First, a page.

It is better to solve one problem five different ways, than to solve five problems one way.

Mathematics is the cheapest science. Unlike physics or chemistry, it does not require any expensive equipment. All one needs for mathematics is a pencil and paper.

A great discovery solves a great problem, but there is a grain of discovery in the solution of any problem. Your problem may be modest, but if it challenges your curiosity and brings into play your inventive faculties, and if you solve it by your own means, you may experience the tension and enjoy the triumph of discovery.

Solving problems is a practical art, like swimming, or skiing, or playing the piano: you can learn it only by imitation and practice.

Solving problems is a practical skill like, let us say, swimming. We acquire any practical skill by imitation and practice. Trying to swim, you imitate what other people do with their hands and feet to keep their heads above water, and, finally, you learn to swim by practicing swimming. Trying to solve problems, you have to observe and to imitate what other people do when solving problems, and, finally, you learn to do problems by doing them.

It may be more important in the mathematics class how you teach than what you teach.

If there is a problem you can't solve, then there is an easier problem you can't solve: find it.

An idea which can be used only once is a trick. If one can use it more than once it becomes a method.

Even fairly good students, when they have obtained the solution of the problem and written down neatly the argument, shut their books and look for something else. Doing so, they miss an important and instructive phase of the work. ... A good teacher should understand and impress on his students the view that no problem whatever is completely exhausted.

Where should I start? Start from the statement of the problem. ... What can I do? Visualize the problem as a whole as clearly and as vividly as you can. ... What can I gain by doing so? You should understand the problem, familiarize yourself with it, impress its purpose on your mind.

Beauty in mathematics is seeing the truth without effort.

The result of the mathematician's creative work is demonstrative reasoning, a proof; but the proof is discovered by plausible reasoning, by guessing.

Quite often, when an idea that could be helpful presents itself, we do not appreciate it, for it is so inconspicuous. The expert has, perhaps, no more ideas than the inexperienced, but appreciates more what he has and uses it better.

Hilbert once had a student in mathematics who stopped coming to his lectures, and he was finally told the young man had gone off to become a poet. Hilbert is reported to have remarked: 'I never thought he had enough imagination to be a mathematician.'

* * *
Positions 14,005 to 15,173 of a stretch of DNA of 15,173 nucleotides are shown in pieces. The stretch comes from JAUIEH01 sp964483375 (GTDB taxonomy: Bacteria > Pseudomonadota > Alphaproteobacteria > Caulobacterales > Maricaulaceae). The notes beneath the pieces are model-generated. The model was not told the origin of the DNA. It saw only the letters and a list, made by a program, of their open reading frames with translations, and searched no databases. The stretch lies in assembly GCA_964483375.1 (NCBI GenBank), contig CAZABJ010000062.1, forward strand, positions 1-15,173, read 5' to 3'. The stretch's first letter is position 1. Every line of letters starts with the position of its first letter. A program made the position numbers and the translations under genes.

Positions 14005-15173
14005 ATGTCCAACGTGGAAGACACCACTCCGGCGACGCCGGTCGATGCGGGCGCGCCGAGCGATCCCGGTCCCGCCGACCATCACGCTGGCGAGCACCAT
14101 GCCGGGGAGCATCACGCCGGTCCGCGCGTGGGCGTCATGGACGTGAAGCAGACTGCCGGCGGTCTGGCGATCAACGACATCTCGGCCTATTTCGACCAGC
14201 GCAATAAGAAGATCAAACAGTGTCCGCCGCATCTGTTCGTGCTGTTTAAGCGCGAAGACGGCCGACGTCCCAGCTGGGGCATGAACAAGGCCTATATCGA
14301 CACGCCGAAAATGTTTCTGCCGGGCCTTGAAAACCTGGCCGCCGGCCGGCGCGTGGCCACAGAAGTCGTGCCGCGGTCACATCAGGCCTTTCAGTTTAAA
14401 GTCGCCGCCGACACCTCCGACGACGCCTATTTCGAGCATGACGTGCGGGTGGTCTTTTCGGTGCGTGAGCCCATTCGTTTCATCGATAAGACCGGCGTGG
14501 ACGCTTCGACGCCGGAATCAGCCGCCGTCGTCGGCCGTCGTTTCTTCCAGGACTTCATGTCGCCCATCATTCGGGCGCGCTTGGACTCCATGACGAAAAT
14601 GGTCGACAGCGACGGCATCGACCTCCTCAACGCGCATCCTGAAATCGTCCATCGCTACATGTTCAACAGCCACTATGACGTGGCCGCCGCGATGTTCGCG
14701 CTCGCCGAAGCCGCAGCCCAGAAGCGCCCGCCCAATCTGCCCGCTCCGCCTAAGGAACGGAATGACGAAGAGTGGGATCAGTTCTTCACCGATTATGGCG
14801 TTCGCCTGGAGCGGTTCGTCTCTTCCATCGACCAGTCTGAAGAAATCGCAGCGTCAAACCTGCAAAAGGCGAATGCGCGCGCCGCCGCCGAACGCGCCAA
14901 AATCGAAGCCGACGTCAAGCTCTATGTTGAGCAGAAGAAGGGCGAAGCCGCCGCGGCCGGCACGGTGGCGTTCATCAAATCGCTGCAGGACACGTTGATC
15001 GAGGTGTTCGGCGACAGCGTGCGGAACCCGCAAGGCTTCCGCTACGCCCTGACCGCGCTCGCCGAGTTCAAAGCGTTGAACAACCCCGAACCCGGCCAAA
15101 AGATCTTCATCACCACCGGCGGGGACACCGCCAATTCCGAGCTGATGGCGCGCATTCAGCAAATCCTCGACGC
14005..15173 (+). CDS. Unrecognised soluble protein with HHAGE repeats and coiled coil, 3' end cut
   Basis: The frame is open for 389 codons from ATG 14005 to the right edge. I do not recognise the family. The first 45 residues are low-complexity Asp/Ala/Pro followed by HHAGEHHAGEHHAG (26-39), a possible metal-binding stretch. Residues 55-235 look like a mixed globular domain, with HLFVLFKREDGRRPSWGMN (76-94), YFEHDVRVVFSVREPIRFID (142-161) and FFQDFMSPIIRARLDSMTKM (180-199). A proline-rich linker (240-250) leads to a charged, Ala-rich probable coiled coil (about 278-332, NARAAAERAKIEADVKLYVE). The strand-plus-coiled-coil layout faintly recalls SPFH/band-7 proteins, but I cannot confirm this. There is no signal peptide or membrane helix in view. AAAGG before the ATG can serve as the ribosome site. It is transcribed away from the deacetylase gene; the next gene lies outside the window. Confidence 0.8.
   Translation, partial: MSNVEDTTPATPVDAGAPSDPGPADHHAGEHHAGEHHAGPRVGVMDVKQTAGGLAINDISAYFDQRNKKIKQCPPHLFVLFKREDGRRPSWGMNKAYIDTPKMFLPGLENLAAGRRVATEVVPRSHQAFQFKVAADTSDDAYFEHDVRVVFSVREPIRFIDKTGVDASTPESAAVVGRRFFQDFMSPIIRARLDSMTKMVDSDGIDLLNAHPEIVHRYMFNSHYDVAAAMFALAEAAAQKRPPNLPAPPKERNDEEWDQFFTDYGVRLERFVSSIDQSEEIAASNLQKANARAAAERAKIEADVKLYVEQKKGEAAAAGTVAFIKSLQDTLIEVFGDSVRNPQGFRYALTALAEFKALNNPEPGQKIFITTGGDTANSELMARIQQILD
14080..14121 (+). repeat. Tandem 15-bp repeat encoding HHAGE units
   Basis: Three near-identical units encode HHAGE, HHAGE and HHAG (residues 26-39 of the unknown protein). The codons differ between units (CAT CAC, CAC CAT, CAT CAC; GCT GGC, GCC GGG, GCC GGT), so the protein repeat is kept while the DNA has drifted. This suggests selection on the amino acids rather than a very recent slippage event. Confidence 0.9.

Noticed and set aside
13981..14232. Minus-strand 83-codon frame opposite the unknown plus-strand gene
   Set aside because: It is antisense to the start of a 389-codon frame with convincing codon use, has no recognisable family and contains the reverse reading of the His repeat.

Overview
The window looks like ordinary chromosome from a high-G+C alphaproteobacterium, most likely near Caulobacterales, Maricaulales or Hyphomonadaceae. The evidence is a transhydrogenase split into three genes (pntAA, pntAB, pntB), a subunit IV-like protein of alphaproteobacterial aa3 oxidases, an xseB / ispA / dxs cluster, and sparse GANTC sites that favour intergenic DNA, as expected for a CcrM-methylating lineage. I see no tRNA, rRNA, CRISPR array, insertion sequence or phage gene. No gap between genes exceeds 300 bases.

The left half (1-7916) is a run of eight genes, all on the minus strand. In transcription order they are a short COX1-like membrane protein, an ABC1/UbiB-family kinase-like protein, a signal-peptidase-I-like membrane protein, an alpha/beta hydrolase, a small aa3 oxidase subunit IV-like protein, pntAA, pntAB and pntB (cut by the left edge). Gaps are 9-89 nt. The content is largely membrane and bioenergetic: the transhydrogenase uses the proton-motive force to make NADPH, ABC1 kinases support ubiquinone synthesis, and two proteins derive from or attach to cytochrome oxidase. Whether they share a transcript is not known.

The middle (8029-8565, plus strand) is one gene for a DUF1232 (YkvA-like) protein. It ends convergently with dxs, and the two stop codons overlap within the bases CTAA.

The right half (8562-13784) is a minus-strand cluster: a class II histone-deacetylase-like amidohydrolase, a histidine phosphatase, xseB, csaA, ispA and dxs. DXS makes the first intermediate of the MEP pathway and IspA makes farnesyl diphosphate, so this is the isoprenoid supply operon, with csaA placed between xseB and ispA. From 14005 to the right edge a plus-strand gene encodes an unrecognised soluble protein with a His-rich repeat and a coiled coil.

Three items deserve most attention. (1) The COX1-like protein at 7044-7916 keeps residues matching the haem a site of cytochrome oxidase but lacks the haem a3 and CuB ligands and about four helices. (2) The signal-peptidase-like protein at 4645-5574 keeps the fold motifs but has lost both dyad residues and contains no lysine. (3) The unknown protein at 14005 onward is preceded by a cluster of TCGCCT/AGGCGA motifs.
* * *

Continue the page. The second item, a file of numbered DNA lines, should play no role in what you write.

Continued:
Mathematics is not a spectator sport!

The future mathematician ... should solve problems, choose the problems which are in his line, meditate upon their solution, and invent new problems. By this means, and by all other means, he should endeavor to make his first important discovery: he should discover his likes and dislikes, his taste, his own line.

Look around when you have got your first mushroom or made your first discovery: they grow in clusters.

The first and foremost duty of the high school in teaching mathematics is to emphasize methodical work in problem solving...The teacher who wishes to serve equally all his students, future users and nonusers of mathematics, should teach problem solving so that it is about one-third mathematics and two-thirds common sense.

In order to solve this differential equation you look at it until a solution occurs to you.

Pedantry and mastery are opposite attitudes toward rules. To apply a rule to the letter, rigidly, unquestioningly, in cases where it fits and in cases where it does not fit, is pedantry. [...] To apply a rule with natural ease, with judgment, noticing the cases where it fits, and without ever letting the words of the rule obscure the purpose of the action or the opportunities of the situation, is mastery.

John von Neumann was the only student I was ever afraid of.

A mathematics teacher is a midwife to ideas.

There was a seminar for advanced students in Zürich that I was teaching and von Neumann was in the class. I came to a certain theorem, and I said it is not proved and it may be difficult. Von Neumann didn't say anything but after five minutes he raised his hand. When I called on him he went to the blackboard and proceeded to write down the proof. After that I was afraid of von Neumann.

If you cannot solve the proposed problem try to solve first some related problem.

You should not put too much trust in any unproved conjecture, even if it has been propounded by a great authority, even if it has been propounded by yourself. You should try to prove it or disprove it.

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